Are you an Australian business with a presence in the Indo-Pacific region, or are you looking in the region for new markets? Are you looking for innovative ways to include sustainability or resilience in your business continuity plans? Is reducing humanitarian needs or mitigating disaster risks a corporate social responsibility consideration for your business?
Risks from natural disasters, extreme weather events and protracted crises can cause costly disruptions and pose near-term commercial threats for business. Companies are increasingly looking at ways to keep their business up and running through interruptions from disasters through better crisis and emergency management.
Join like-minded companies and officials from the Department of Foreign Affairs and Trade and the Global Compact Network Australia to discuss private sector engagement in humanitarian action and
emergency response, in the lead up to the upcoming World Humanitarian Summit. The Summit (23-24 May 2016) is looking at ways the humanitarian system can better meets the needs of affected people and is fit for the crises of the future.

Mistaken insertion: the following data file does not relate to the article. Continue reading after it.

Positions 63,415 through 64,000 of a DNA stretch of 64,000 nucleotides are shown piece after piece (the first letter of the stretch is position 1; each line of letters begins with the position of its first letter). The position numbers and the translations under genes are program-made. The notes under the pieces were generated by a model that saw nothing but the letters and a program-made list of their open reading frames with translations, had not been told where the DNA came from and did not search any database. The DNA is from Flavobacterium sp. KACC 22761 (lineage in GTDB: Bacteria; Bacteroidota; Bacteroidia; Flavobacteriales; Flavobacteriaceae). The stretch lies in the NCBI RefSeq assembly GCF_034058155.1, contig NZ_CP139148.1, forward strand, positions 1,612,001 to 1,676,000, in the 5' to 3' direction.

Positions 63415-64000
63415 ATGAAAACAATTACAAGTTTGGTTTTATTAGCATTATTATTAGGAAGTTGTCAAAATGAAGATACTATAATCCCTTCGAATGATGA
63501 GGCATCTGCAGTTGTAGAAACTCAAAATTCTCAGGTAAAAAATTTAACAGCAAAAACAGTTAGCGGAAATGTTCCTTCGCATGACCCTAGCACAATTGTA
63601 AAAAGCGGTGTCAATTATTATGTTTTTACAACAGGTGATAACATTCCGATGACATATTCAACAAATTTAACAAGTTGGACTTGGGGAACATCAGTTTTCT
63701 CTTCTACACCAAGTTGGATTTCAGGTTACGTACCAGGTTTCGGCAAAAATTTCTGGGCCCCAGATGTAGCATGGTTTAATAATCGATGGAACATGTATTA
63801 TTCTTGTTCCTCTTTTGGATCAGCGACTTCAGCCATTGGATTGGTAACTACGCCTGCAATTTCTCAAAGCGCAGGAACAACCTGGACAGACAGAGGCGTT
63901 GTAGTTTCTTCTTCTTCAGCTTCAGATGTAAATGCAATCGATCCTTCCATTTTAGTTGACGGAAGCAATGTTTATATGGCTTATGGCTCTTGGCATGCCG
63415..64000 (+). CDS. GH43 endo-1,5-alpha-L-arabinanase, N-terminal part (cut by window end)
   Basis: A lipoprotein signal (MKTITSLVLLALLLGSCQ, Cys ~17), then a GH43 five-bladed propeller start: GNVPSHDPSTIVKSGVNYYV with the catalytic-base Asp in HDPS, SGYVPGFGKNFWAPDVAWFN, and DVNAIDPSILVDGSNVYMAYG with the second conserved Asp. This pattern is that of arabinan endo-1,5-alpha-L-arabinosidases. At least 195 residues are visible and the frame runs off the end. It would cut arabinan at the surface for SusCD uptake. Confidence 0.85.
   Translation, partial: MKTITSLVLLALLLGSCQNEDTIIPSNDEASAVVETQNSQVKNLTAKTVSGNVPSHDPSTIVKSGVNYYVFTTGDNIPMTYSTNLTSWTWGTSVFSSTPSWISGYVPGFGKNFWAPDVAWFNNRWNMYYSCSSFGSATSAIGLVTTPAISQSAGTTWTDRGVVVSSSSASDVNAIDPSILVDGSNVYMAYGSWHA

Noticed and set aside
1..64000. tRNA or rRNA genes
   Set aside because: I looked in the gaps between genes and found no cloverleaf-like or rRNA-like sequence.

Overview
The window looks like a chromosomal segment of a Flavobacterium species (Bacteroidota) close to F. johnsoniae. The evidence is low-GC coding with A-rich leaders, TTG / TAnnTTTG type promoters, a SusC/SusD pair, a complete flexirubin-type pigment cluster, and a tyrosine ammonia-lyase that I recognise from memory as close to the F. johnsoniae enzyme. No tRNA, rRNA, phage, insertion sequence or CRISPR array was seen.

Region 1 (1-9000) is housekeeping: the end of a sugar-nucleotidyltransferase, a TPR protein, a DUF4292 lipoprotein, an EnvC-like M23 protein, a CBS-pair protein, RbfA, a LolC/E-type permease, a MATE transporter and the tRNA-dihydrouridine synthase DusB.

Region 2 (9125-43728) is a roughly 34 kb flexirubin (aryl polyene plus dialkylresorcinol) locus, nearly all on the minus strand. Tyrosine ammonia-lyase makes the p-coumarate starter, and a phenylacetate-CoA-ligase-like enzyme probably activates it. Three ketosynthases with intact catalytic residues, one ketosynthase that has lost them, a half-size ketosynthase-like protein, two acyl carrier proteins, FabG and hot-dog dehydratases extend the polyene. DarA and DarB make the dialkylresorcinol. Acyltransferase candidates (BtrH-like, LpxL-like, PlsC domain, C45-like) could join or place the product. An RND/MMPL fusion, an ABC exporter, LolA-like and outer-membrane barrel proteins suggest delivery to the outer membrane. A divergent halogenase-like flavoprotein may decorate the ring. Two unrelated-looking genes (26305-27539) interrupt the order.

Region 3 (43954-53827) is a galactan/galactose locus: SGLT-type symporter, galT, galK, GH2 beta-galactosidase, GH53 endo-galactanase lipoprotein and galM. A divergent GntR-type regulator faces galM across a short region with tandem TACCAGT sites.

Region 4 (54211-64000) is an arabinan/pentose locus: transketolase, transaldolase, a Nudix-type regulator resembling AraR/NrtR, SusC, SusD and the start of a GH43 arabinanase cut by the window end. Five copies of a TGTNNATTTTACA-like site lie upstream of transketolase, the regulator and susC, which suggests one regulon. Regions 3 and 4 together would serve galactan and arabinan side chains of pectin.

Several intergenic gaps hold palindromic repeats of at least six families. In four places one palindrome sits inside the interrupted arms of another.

DFAT will outline the Australian Government’s intentions for system-wide commitments to promote business continuity during emergencies, and better harness the private sector’s ideas, networks and assets in telecommunications, infrastructure, energy, logistics, financing, health and food.
DFAT also would like to exchange views on the possible establishment of a Regional Private Sector Compact, to help private sector companies contribute to disaster-risk reduction and proofing, and formalise their roles in the immediate aftermath of an Indo-Pacific crisis and in the longer-term recovery of the region.
To kick the discussion off, Jelina Taylor from Intrepid Travel will share some of their experiences in contributing to response efforts following last year’s Nepal earthquake.